Griswold V. Rees, And Brown V. Board Of Education

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Court Case Review Throughout the years the United States government has been faced with several discussions. Some of these have become very important throughout history and have left a significate impact on society. These cases range from birth control privacy rights to equality. Among these cases are Griswold V. Connecticut, Baze V. Rees, and Brown V. Board of Education. Griswold V. Connecticut is a supreme court case that took place in 1965. According to PBS, the case came about because Estelle Griswold, the executive director of Planned Parenthood League of Connecticut and Dr. C. Lee Buxton, doctor and professor at Yale Medical School were arrested and found guilty of prescribing contraception illegally. Griswold and Buxton claimed the …show more content…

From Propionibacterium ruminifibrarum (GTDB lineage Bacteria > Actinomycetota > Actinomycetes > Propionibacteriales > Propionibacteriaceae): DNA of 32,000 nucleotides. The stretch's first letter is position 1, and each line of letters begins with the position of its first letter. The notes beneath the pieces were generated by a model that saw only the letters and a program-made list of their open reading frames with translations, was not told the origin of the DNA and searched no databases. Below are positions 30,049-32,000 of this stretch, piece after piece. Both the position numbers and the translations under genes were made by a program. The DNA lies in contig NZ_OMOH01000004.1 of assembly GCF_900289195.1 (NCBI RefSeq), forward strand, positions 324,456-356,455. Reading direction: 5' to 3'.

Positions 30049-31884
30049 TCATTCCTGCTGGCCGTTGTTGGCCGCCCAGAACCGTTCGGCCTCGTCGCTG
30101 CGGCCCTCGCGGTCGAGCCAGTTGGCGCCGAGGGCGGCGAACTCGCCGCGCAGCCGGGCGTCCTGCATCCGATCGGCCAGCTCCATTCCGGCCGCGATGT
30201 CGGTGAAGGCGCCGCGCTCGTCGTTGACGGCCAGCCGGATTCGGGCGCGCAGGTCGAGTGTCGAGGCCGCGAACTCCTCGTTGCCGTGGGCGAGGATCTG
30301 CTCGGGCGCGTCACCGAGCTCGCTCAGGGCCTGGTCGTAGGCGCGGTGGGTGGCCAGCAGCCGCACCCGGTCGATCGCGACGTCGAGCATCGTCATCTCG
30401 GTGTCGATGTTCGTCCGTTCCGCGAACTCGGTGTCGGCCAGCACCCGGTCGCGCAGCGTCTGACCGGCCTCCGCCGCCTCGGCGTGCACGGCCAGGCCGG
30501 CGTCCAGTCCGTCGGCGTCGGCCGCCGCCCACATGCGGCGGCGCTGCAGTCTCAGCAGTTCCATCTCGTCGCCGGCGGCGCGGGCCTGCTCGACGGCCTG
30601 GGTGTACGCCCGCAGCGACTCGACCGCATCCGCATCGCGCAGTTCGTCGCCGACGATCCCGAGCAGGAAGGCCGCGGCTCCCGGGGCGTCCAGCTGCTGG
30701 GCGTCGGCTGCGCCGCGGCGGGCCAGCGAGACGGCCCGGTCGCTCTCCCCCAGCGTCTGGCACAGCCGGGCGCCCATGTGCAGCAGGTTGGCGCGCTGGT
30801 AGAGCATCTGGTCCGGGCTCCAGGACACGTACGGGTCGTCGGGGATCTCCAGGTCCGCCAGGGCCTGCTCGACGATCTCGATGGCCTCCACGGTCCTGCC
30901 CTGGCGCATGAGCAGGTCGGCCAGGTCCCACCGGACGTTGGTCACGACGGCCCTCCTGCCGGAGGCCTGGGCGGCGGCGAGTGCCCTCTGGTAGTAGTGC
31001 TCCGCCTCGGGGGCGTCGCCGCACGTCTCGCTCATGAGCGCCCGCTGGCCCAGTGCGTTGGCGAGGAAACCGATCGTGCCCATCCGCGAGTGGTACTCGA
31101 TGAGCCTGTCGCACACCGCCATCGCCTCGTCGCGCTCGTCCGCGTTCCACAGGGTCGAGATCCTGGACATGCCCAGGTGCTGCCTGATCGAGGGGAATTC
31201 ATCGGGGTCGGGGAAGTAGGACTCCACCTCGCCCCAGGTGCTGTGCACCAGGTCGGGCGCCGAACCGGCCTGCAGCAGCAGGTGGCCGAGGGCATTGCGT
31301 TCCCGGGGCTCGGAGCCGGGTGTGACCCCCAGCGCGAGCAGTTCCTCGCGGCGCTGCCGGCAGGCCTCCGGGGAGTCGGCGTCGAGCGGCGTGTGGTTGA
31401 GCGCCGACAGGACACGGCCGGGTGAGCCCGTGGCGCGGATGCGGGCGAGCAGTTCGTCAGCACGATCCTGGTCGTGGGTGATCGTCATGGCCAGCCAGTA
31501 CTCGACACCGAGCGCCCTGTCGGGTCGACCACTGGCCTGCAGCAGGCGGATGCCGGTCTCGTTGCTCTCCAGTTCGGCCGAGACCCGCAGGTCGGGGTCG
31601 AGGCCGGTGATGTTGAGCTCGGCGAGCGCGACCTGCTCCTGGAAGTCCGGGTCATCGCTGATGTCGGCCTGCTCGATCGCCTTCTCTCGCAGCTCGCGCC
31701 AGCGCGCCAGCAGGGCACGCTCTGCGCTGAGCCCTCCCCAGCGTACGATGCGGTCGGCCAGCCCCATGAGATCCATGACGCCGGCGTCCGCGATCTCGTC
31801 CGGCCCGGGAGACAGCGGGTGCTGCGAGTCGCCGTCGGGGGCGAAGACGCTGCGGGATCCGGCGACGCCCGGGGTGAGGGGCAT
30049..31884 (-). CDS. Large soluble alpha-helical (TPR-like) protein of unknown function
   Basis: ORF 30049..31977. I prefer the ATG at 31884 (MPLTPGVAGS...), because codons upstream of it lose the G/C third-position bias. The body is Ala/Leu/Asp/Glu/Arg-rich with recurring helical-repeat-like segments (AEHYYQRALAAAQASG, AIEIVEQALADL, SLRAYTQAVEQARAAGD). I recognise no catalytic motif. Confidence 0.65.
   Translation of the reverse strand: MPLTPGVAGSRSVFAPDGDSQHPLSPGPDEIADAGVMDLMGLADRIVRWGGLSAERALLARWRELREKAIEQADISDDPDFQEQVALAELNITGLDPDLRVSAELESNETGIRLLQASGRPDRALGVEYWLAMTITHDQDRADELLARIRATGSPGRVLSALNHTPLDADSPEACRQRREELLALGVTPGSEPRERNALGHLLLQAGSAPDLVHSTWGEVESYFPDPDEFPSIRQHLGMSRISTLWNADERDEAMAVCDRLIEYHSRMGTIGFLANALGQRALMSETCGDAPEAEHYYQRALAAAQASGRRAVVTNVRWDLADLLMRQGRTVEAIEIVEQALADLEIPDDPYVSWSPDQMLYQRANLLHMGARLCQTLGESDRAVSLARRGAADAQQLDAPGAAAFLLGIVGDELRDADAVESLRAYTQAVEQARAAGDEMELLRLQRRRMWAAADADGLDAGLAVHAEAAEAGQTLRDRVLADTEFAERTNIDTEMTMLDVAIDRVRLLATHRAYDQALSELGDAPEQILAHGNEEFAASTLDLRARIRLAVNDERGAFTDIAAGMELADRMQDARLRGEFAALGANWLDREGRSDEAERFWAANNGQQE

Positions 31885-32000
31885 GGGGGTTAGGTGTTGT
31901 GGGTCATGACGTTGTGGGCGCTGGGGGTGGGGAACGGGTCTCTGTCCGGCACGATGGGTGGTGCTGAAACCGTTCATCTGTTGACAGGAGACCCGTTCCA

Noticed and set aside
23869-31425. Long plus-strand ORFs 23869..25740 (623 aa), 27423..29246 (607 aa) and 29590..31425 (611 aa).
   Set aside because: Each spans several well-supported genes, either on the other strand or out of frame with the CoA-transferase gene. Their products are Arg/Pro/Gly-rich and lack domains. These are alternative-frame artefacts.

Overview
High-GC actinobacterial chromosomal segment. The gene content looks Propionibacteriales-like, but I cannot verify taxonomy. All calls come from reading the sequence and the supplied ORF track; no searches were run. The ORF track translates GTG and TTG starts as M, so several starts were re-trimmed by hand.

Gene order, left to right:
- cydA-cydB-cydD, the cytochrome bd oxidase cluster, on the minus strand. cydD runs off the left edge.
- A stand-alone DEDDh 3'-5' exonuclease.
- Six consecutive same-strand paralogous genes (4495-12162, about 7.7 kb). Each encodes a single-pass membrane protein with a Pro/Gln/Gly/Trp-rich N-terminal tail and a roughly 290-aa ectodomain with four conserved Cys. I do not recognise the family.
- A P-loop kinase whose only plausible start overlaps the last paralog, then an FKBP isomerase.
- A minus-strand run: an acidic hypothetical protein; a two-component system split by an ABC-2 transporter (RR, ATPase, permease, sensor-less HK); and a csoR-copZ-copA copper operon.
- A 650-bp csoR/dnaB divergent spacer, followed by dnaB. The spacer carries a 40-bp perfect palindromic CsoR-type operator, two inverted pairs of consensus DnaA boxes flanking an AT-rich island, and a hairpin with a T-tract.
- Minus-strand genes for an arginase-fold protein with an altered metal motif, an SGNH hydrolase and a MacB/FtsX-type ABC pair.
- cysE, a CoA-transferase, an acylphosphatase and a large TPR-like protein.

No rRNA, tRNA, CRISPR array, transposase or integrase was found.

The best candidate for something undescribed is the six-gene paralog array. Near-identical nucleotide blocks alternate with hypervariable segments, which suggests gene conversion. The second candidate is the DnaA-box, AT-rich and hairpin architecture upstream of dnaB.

Board of Education. This case began in December 1953, according to Gateways to Democracy. The case brought forth the question Can states provide segregated schools for black and white school aged children? To some this answer was strictly yes the states should be allowed to while others were drastically affected by it. For instance, Linda Brown a third grade who brought suit against the Topeka Kansas school board for rejecting for her into a local predominately white school within her district. Brown’s case went to the supreme court along with several other states claiming desegregation was unconstitutional. These states included South Carolina, Virginia, Delaware, and Washington DC. Brown used the Plessy V Ferguson trial of 1896 as basis to prove equal protection under the fourteenth amendment. This case established separate-but-equal facilities for blacks and whites. The case declared that blacks could attend white schools but must have separated bathrooms, water fountains, dining tables, and classrooms. The Brown V. Board of Education proved inequality by Linda’s dismissal to a “white” school asserting that segregation in and of itself denied equal opportunity and protection. The court agreed after several months that schools could no longer dismiss blacks and white from sharing a facility in equal parts, making all segregation within the school illegal. This case holds a place in society because it allowed everyone the opportunity to learn the same materials, at the same pace, and in a safe

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